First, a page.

Last weekend, the Fix hosted our first Juried Show: An Exploration of Conceptual Art, which was juried and curated by David Oresick, the Director of the Silver Eye Center, and Jessica Beck, the associate curator of the Andy Warhol Museum.
This exhibition, now slated to be an annual event, lived in my mind as this unrealistic dream just a few months ago. But thanks to the help of April Friges, one of Point Park University's dedicated professors, the staff of the Fix, and Point Park University, we were able to create an exhibition that showcased some of the best conceptual work that this photo program has created. It was my last significant contribution to the Fix before I bid my farewell, handing over the prolific organization to Sean Eaton and the new staff.
There were 47 pieces from 16 artists, selected and carefully curated by Oresick and Beck. These pieces ranged from a Kaylin Herzer's rephotographic essay exploring loss to my own collaged pornography (sorry, Mom) to Neil Curran's silver gelation abstractions. We awarded 'Best of Show' scholarship awards - scholarships!! - to three artists, one of which was considered the winner while the other two recieved 'honorable mentions'. All three received scholarship money for their inspiring work.
Emily Bennet, a reporter for Point Park's weekly newspaper, The Globe, wrote a wonderful article detailing the experience of the artists and the exhibition in an article that was published this week. Read the full article here. Trust me, you'll be glad you did. But here's a small excerpt from her story, which involved an immense amount of interviews:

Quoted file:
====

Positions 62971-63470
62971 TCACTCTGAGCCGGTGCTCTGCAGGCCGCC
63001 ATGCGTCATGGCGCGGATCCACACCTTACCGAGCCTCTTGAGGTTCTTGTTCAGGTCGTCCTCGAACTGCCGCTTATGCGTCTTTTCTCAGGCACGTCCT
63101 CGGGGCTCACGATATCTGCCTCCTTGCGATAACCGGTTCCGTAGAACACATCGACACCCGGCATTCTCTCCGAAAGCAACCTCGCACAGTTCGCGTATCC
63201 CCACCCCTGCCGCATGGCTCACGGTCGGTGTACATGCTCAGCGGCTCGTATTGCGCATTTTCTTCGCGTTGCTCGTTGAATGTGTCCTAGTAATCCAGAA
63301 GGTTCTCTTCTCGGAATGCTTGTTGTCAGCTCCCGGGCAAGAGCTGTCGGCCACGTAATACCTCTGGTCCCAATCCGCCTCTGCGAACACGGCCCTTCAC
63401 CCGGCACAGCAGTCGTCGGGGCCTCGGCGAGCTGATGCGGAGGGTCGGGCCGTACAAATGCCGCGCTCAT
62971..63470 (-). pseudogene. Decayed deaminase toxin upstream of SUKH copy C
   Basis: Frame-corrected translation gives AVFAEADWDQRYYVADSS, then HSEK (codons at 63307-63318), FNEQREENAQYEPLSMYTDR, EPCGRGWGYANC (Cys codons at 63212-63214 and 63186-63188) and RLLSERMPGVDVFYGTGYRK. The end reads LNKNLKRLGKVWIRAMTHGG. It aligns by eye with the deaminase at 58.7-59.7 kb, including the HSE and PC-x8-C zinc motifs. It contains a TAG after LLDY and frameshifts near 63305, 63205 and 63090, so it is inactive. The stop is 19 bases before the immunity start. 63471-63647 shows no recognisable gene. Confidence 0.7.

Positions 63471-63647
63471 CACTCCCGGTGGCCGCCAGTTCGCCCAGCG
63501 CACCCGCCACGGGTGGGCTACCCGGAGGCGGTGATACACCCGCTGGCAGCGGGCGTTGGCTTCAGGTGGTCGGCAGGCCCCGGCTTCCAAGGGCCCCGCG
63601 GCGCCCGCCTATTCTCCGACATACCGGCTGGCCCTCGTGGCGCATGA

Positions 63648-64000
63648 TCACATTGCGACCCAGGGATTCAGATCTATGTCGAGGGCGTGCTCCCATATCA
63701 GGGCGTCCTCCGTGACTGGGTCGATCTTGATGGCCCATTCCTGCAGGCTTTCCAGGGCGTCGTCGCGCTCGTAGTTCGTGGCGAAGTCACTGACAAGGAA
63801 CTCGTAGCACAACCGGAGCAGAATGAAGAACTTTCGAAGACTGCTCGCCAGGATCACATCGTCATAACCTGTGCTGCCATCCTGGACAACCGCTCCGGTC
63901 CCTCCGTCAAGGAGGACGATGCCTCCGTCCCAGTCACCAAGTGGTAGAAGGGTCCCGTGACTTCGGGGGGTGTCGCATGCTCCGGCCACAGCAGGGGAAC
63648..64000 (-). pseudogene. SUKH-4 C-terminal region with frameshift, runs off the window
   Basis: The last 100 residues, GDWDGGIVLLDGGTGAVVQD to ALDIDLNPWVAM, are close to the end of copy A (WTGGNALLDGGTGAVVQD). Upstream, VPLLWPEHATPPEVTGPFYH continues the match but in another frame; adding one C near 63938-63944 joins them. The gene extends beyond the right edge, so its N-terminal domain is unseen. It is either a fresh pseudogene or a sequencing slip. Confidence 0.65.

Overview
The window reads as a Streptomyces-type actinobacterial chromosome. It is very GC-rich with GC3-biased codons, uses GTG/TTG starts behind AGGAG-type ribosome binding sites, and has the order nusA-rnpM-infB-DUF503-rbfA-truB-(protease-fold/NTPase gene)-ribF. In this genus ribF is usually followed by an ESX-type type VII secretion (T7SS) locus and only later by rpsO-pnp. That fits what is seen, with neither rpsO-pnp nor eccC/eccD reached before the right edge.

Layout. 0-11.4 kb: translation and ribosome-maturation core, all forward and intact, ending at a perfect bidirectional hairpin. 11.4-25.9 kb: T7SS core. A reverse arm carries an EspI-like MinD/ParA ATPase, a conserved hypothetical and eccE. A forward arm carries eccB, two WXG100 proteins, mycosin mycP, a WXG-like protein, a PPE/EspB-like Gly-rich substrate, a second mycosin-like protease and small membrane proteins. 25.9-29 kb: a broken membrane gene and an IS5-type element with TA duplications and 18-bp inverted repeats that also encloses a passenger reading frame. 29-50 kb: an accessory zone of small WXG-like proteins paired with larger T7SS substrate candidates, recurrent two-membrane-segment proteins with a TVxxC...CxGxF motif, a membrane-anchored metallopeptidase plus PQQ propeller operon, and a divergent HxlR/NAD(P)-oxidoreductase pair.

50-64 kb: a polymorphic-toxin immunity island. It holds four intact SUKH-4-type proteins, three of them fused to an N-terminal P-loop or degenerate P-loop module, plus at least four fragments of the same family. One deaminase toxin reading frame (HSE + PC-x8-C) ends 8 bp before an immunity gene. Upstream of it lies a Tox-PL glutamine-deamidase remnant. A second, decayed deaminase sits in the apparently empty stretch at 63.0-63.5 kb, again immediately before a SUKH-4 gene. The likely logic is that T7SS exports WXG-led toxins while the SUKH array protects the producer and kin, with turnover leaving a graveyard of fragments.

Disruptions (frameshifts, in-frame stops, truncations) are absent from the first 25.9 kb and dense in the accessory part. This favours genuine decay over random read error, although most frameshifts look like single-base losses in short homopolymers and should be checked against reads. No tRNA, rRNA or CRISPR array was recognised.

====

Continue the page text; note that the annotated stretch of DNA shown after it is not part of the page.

“I put it together. The students came to me and said they wanted to do a juried show, and I told them, ‘Okay!’ [Harley] did a great job of getting it all together and sequencing the work,” Friges said. “I’m mainly the students’ puppet. They have a vision, and all I do is try to support them and help them get experience. This experience is something they can’t learn in the classroom.”
I can't begin to thank the individuals who came to the show, who supported each artist, who helped us each step of the way. I was overwhelmed with the amount of love that poured out of my friends and family.. It was incredible. I think I spent the entire three hours hugging people and I still wasn't able to give out nearly enough gratitude. My friends, my loving, loving friends, braved snowy conditions and a long line for a shuttle to trek out to this exhibition. I'm so lucky to be surrounded by these individuals, who are constantly encouraging me and loving me.
Words continue to fail me to begin to thank everyone who came to the exhibition... There is just so much love in this world, and I can't believe how much of it I get to experience. All thanks to these folks.
And the hundreds of people who I didn't get pictures with.. The people who have loved me and helped me all along this journey.. I am so grateful for you. Sorry I was too busy hugging you to get a picture. As per usual..
In just a few short months, I'll be (probably) leaving Point Park, saying goodbye to a university and a program that have encouraged me in a multitude of ways. It's nice to know that even when I've left, there will be something to help encourage the future students of this photography program. It's not yet time for goodbye, but it'll be a long transition out of this spectacular place I call home.
Thankful for a university that lets me indulge my craziest ideas.. Here's to wild ideas that turn into reality!